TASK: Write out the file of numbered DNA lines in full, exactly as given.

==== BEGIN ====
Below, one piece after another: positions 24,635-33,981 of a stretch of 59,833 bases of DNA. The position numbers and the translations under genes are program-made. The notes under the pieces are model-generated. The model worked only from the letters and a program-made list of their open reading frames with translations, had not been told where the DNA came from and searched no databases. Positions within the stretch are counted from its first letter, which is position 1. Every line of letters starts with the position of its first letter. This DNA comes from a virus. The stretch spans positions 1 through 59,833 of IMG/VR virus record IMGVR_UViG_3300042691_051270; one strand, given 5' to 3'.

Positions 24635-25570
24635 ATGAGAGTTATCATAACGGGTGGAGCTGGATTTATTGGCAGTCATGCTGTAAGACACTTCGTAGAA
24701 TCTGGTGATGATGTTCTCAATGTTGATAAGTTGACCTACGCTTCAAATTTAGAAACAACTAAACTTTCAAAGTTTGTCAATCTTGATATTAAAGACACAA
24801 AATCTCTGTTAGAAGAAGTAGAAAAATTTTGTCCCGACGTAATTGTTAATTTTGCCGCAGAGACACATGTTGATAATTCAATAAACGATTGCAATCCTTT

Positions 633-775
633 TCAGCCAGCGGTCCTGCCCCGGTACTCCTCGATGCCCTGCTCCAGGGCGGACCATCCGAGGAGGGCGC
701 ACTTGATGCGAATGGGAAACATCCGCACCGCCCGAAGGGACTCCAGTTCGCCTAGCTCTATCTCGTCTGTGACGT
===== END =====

Below, one piece after another: positions 24,635-33,981 of a stretch of 59,833 bases of DNA. The position numbers and the translations under genes are program-made. The notes under the pieces are model-generated. The model worked only from the letters and a program-made list of their open reading frames with translations, had not been told where the DNA came from and searched no databases. Positions within the stretch are counted from its first letter, which is position 1. Every line of letters starts with the position of its first letter. This DNA comes from a virus. The stretch spans positions 1 through 59,833 of IMG/VR virus record IMGVR_UViG_3300042691_051270; one strand, given 5' to 3'.

Positions 24635-25570
24635 ATGAGAGTTATCATAACGGGTGGAGCTGGATTTATTGGCAGTCATGCTGTAAGACACTTCGTAGAA
24701 TCTGGTGATGATGTTCTCAATGTTGATAAGTTGACCTACGCTTCAAATTTAGAAACAACTAAACTTTCAAAGTTTGTCAATCTTGATATTAAAGACACAA
24801 AATCTCTGTTAGAAGAAGTAGAAAAATTTTGTCCCGACGTAATTGTTAATTTTGCCGCAGAGACACATGTTGATAATTCAATAAACGATTGCAATCCTTT

Positions 633-775
633 TCAGCCAGCGGTCCTGCCCCGGTACTCCTCGATGCCCTGCTCCAGGGCGGACCATCCGAGGAGGGCGC
701 ACTTGATGCGAATGGGAAACATCCGCACCGCCCGAAGGGACTCCAGTTCGCCTAGCTCTATCTCGTCTGTGACGT